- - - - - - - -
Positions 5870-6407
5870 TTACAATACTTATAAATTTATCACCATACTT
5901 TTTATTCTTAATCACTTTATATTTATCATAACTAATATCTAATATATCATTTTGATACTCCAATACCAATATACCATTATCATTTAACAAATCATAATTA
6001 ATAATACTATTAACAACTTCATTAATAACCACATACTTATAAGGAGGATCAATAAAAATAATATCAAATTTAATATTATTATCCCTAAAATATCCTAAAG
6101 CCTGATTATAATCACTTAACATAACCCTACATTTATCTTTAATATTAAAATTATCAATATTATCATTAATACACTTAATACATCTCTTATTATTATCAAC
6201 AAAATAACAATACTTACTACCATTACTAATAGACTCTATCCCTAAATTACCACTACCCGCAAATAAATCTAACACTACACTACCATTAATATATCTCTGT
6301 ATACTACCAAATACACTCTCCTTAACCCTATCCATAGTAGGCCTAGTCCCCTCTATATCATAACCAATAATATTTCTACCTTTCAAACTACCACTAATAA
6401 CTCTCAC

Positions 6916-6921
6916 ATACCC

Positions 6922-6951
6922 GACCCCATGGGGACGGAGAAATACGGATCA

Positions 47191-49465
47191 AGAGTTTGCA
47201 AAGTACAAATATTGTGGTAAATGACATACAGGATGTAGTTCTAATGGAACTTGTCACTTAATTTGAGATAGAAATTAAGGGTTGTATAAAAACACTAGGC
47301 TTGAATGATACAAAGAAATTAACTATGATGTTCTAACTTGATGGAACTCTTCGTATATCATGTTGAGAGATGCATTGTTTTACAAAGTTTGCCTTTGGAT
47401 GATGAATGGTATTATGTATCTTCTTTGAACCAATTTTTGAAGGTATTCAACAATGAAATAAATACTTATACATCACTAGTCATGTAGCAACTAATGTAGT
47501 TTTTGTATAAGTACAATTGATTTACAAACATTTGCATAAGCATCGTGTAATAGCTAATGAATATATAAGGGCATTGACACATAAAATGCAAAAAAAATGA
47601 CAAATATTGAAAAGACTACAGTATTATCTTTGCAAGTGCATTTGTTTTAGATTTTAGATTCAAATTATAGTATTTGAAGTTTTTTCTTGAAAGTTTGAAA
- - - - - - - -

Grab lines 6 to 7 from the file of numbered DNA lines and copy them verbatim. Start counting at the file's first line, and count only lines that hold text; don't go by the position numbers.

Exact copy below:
6201 AAAATAACAATACTTACTACCATTACTAATAGACTCTATCCCTAAATTACCACTACCCGCAAATAAATCTAACACTACACTACCATTAATATATCTCTGT
6301 ATACTACCAAATACACTCTCCTTAACCCTATCCATAGTAGGCCTAGTCCCCTCTATATCATAACCAATAATATTTCTACCTTTCAAACTACCACTAATAA